After working in the U.S. and on cruise ships, co-owner Igor Luchianov is a savvy arbiter of American tastes.
The EtCetera wines are approachable and fruit-forward. For example, the Sauvignon Blanc is fresh and full-bodied while the Cuvée Rouge is an easy-drinking blend of cabernet sauvignon-merlot blend with indigenous red grapes Rara Neagra and Saperavi.
The First was Purcari
The next stop, Purcari Winery, is a few minutes drive and a world of history from Etcetera. Founded in 1827 by Catherine the Great, Purcari has officially proclaimed the first winemaking house in Moldova. Known as a wine resort, the Purcari experience includes an eight-suite hotel and two restaurants, hiking, biking, and fishing or boating on the property’s lake.
While touring the historic cellars, we learned that Purcari won the 1878 gold medal at the World Exhibition in Paris. In 1950, the winery restarted production and replanting began in 2003.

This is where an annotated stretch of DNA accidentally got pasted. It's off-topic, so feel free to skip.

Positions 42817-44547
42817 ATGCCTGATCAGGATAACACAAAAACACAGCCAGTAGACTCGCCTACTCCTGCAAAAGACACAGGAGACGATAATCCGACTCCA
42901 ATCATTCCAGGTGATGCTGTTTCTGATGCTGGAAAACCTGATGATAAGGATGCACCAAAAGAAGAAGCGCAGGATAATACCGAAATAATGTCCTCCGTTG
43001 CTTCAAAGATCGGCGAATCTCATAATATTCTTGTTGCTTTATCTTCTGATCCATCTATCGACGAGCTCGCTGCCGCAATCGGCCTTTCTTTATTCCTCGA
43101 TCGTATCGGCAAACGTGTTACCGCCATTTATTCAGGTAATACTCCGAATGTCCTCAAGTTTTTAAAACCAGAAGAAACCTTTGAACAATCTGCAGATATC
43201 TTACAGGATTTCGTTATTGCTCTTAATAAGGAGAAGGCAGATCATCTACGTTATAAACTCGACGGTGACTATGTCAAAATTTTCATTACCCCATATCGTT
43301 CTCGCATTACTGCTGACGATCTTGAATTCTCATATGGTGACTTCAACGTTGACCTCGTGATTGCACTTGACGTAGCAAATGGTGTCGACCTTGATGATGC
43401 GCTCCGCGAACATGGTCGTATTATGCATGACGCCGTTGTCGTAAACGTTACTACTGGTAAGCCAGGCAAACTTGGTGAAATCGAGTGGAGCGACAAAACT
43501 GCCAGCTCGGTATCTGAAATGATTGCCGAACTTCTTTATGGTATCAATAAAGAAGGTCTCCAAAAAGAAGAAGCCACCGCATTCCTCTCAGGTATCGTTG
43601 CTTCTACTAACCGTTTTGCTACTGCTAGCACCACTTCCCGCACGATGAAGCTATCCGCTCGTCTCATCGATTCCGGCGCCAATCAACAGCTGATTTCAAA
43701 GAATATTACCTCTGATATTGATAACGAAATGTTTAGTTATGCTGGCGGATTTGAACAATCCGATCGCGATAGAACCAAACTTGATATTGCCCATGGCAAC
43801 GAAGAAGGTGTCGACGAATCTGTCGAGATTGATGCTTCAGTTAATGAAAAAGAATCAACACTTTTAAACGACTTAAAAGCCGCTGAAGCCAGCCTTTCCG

The British ruling family favors Negru de Purcari wines. I held a bottle of the 1984 vintage of Negru de Purcari—with an English label—that was sent to Queen Elizabeth II—a remarkable transaction during the Cold War.
Largest Moldovan Winery
Along with sister brand Bostovan, Purcari is the largest Moldovan winery in sales. Purcari Pinot Noir is the house Pinot Noir at the New York City Marriott. I enjoyed the smooth, fresh profile of the Purcari Vinohora blends. Vinohora, or “wine of the hora,” refers to the Romanian dance well-known in Jewish circles as a celebratory dance at parties.
Owner Victor Bostan is most proud of Purcari Freedom Blends celebrating the 20-year freedom from Soviet rule. Comprised of grape varieties from Ukraine, the Republic of Georgia, and Moldova, the Freedom Blend red captured my attention with its complex and ripe fruit.